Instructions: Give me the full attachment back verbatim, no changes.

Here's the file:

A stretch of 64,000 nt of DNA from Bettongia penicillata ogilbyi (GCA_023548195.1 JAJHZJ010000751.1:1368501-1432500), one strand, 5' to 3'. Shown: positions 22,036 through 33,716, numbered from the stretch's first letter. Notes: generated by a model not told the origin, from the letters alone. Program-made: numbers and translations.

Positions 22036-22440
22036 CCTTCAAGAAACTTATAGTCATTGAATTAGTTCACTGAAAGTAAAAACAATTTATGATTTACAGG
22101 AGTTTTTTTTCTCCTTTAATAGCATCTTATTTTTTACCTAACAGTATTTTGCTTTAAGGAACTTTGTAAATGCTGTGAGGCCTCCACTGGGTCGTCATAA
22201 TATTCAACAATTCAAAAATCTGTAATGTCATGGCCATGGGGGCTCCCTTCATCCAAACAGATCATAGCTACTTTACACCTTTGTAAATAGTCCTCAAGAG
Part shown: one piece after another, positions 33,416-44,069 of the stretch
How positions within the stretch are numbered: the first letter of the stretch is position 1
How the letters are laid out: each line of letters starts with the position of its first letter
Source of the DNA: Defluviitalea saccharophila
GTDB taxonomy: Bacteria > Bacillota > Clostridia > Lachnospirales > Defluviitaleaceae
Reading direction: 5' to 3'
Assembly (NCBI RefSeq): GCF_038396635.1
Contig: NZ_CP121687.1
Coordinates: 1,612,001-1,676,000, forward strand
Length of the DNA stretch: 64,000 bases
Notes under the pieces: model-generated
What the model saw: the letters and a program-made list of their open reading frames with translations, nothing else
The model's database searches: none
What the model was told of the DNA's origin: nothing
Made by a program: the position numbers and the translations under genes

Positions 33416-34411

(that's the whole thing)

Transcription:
A stretch of 64,000 nt of DNA from Bettongia penicillata ogilbyi (GCA_023548195.1 JAJHZJ010000751.1:1368501-1432500), one strand, 5' to 3'. Shown: positions 22,036 through 33,716, numbered from the stretch's first letter. Notes: generated by a model not told the origin, from the letters alone. Program-made: numbers and translations.

Positions 22036-22440
22036 CCTTCAAGAAACTTATAGTCATTGAATTAGTTCACTGAAAGTAAAAACAATTTATGATTTACAGG
22101 AGTTTTTTTTCTCCTTTAATAGCATCTTATTTTTTACCTAACAGTATTTTGCTTTAAGGAACTTTGTAAATGCTGTGAGGCCTCCACTGGGTCGTCATAA
22201 TATTCAACAATTCAAAAATCTGTAATGTCATGGCCATGGGGGCTCCCTTCATCCAAACAGATCATAGCTACTTTACACCTTTGTAAATAGTCCTCAAGAG
Part shown: one piece after another, positions 33,416-44,069 of the stretch
How positions within the stretch are numbered: the first letter of the stretch is position 1
How the letters are laid out: each line of letters starts with the position of its first letter
Source of the DNA: Defluviitalea saccharophila
GTDB taxonomy: Bacteria > Bacillota > Clostridia > Lachnospirales > Defluviitaleaceae
Reading direction: 5' to 3'
Assembly (NCBI RefSeq): GCF_038396635.1
Contig: NZ_CP121687.1
Coordinates: 1,612,001-1,676,000, forward strand
Length of the DNA stretch: 64,000 bases
Notes under the pieces: model-generated
What the model saw: the letters and a program-made list of their open reading frames with translations, nothing else
The model's database searches: none
What the model was told of the DNA's origin: nothing
Made by a program: the position numbers and the translations under genes

Positions 33416-34411